Exploring Caracas

The streets around Bolivar Square, named for Venezuela's liberator, are closed to traffic, permitting leisurely strolling among government and historic buildings from colonial days. These include the San Francisco Church the capitol building, the president's residence, and the Cathedral. There are a full complement of museums devoted to the arts and history, and an equally full schedule of music, dance, theater, and opera.

Also worth visiting are the Avila National Park, whose large, remote areas can best be explored by four-wheel-drive vehicles, and Rinconada Hippodrome, one of Latin America's largest and most beautiful thoroughbred race tracks

Bargain hunters will enjoy browsing in elegant shops for fine clothing and shoes, gems and gold-nugget jewelry, local arts and crafts, such as devil masks, hardwood carvings, pottery, baskets, wool tapestries, and wild cotton or palm fiber hammocks (they were invented here), that will last a lifetime.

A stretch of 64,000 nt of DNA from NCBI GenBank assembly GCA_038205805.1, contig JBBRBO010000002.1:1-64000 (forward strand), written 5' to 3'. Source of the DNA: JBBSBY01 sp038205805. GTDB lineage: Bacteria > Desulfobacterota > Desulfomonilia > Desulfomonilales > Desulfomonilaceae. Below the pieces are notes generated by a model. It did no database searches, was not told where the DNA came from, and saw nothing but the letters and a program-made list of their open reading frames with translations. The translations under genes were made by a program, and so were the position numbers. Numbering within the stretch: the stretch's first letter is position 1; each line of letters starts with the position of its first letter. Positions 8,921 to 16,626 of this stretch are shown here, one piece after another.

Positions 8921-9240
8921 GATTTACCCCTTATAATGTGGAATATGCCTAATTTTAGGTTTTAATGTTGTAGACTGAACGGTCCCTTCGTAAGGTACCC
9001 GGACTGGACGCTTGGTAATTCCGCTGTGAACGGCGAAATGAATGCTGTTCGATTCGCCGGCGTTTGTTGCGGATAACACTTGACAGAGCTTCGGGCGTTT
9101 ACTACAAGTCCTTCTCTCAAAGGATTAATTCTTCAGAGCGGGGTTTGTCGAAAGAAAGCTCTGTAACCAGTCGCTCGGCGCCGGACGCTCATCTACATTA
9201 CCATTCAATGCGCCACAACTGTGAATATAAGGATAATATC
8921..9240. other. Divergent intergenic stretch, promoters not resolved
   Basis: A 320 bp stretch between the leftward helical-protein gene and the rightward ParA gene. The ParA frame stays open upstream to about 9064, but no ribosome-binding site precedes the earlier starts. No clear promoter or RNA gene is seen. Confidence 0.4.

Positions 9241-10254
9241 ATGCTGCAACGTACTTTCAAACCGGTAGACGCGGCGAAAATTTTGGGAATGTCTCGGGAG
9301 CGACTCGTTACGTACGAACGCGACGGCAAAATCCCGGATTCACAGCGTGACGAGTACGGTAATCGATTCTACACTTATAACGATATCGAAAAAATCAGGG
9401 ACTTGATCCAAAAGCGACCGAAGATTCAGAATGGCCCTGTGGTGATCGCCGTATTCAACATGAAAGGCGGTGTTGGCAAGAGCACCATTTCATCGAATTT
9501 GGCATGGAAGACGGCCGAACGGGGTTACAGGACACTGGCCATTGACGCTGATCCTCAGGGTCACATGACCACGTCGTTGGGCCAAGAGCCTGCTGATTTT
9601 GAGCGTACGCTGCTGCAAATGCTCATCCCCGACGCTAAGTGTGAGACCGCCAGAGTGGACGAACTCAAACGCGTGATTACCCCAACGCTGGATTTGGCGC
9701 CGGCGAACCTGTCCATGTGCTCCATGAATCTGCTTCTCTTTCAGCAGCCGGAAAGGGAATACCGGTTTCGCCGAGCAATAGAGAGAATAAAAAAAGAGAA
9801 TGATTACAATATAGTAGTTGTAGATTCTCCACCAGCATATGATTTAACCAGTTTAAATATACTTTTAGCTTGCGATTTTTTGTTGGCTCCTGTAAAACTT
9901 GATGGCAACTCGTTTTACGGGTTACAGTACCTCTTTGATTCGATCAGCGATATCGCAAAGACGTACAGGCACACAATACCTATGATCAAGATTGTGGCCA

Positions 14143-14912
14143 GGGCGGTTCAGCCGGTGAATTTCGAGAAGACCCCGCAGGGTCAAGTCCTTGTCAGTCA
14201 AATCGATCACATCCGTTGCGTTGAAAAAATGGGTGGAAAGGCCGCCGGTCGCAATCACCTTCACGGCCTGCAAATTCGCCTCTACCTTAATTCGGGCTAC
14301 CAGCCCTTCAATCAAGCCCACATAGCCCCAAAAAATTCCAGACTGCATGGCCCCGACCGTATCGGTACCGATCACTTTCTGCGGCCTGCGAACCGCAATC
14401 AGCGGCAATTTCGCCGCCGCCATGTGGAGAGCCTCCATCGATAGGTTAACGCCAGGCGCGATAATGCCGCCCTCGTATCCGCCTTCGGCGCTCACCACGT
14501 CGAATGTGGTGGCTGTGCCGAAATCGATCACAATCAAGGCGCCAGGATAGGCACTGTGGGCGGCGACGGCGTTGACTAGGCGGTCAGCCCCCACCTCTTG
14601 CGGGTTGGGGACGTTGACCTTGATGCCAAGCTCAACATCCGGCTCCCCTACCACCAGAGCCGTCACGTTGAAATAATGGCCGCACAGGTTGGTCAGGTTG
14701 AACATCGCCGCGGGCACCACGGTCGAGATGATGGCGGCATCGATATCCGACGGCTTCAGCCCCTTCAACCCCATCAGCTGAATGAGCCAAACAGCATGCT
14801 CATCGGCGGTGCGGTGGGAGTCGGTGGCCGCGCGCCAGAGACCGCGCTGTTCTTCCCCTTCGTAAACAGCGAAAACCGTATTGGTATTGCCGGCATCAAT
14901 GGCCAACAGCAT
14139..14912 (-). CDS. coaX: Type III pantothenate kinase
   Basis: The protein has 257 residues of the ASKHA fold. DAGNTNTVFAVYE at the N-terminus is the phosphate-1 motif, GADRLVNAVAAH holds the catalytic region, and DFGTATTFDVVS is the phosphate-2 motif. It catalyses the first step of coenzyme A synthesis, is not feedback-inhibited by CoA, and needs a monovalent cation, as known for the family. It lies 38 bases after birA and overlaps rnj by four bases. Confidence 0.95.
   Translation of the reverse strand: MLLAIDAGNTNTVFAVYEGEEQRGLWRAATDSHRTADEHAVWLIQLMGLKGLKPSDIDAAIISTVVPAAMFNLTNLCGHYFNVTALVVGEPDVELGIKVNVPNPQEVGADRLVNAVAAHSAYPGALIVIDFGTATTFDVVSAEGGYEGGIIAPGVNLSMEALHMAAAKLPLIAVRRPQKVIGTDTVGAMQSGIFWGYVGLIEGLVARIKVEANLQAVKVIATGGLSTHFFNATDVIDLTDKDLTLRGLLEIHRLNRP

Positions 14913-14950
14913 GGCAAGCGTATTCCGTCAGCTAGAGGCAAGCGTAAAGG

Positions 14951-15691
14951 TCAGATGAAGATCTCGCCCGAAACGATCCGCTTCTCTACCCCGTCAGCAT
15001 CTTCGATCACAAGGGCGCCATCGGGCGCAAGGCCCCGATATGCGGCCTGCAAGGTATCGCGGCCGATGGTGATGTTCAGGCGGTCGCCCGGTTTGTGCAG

Venezuela's many ecological treasures are easily accessible from Caracas, including a number of coastal islands that invite exploration of their brilliant blue waters, dazzling sand, exquisite coral, and exotic fauna. To the northeast is Margarita Island, which still wears remnants of the conquistadors' "pearl stampede" in Spanish forts and churches that dominate its landscape. Los Roques Archipelago in the northwest, once provided staples for the Indian diet, turtles, lobsters, and fish. It is now a national park and a perfect spot for snorkeling.

The most spectacular sight in the country, however, is the world's highest waterfall, Angel Falls, in the Guayan Highlands near the Brazilian border. The Carrao River cascades over seven cataracts into fascinating Canaima Lagoon, which is fringed with pink sand beaches.

An Introduction to Caracas

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